Well said Maggie, and welcome back! It's not about speeding up your porn streaming or seamlessly viewing Facebook videos. It's about being able to accurately view and assist medical operations from afar, or ensuring that the learning of tertiary, trade and school students is not hindered by an institution or network's inadequate internet allowance, that cartoon, advertising and game manufacturers can professionally display their products online, and that video conferencing approximates reality rather than providing stuttered or ghosted images of a high-powered meeting of business moguls or politicians.Not sure I understand what you are saying.
Our internet service has dropped to being one of the best to one of the worst.
For me it is not about streaming HD content but for things like video streaming for business, medical, schools, long range learning etc.
Worked for a company a couple of years ago in a meeting Melbourne to Sydney, continual buffering. Would have worked more efficient if we had all met in one city.
Technically, commercially, communicatively, socially, lustfully or just for personal entertainment, the internet is taken for granted. It no longer has even novelty value at a lower third world level. I've seen beggars in filthy clothes chatting on their mobile phone.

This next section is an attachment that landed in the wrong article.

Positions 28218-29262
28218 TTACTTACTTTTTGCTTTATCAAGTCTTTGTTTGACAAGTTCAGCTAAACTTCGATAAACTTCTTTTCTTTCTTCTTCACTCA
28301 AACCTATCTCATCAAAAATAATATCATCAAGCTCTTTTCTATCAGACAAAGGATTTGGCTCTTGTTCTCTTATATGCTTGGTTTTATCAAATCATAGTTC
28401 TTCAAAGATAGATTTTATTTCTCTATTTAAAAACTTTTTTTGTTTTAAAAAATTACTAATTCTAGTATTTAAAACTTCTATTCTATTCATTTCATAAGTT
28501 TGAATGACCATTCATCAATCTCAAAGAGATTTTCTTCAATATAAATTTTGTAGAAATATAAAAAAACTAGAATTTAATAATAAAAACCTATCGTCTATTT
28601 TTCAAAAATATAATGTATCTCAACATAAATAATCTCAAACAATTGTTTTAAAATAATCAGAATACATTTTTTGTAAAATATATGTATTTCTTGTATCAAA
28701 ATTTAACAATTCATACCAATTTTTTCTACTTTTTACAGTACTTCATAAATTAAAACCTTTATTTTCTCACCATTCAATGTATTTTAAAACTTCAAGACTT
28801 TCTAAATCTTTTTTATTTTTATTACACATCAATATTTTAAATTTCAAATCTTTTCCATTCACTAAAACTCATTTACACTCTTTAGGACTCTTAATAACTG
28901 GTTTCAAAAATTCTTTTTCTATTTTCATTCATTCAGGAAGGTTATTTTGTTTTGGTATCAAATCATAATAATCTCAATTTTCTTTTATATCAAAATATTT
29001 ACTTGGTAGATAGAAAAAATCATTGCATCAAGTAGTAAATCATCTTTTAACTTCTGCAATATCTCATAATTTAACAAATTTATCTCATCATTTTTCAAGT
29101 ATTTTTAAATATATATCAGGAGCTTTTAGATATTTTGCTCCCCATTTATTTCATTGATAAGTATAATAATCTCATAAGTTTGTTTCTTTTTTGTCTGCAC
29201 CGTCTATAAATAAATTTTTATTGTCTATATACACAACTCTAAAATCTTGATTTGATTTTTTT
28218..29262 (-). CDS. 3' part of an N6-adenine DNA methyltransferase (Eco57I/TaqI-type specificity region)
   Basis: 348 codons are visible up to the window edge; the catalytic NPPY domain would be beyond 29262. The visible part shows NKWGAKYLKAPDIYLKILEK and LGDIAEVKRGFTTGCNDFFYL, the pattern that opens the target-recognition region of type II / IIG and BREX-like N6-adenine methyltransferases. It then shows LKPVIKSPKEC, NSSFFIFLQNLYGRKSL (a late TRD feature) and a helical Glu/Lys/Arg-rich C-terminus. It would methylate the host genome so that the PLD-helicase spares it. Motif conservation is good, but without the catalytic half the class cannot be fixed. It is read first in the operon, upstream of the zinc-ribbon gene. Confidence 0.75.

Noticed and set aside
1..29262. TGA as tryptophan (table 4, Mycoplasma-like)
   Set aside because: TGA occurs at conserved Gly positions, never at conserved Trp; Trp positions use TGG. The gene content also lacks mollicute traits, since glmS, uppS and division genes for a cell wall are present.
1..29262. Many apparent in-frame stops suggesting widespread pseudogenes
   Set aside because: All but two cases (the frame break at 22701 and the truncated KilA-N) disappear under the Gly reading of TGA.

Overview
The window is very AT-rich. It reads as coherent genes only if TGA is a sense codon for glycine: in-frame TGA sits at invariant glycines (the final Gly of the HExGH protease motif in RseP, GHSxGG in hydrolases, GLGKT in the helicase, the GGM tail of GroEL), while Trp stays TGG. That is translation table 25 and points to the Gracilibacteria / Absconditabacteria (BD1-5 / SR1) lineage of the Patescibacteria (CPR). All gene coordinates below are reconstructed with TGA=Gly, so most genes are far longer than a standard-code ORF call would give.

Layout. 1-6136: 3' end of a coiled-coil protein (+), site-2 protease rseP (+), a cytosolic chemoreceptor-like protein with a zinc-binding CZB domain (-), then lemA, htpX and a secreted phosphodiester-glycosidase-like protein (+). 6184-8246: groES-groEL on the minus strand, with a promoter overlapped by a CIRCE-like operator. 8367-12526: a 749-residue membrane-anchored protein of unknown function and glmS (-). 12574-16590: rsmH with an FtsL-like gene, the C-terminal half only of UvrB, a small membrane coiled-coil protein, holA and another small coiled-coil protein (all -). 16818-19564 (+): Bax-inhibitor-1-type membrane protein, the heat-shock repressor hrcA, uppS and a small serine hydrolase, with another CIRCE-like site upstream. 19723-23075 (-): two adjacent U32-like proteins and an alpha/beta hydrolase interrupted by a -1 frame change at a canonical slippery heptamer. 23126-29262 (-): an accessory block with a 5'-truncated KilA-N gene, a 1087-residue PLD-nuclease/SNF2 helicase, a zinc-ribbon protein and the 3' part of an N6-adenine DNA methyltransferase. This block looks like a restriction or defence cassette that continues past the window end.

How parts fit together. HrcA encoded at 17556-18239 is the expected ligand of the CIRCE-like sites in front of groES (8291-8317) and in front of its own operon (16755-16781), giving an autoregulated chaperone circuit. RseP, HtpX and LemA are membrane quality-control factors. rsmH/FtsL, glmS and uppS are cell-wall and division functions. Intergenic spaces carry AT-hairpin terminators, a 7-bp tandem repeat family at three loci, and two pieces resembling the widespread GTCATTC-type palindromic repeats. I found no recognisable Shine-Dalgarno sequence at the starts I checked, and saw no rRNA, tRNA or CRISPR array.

The women who clean the rooms at this guest house in Phnom Penh spent much of today lounging on the couches on the penultimate 6th floor level with their ipads, checking their Facebooks and taking selfies of these satisfyingly self-indulgent moments of inactivity. Not that I in any way begrudge them shirking the challenge of an eternity of stair climbing and making up rooms, twirling towels into swans or orchid shapes or improving the shine on the tiled floor.
You don't even consider staying at any accommodation that doesn't have good wifi - booking.com's review section of each place gives you an accurate idea of its' wifi strength and reach (%positive). The best rooms are those next to a router. Every restaurant that you'd ever bother to eat at has wifi. Every single person on a train or bus is looking into their phone. It's ubiquitous and everywhere.
We had a good shot at getting it right for $50 billion and the Libs subsequently compromised the futuristic vision of equal and quick internet access as a right to be enjoyed by all. We lack politicians who combine commitment and foresight with the balls to back their judgement.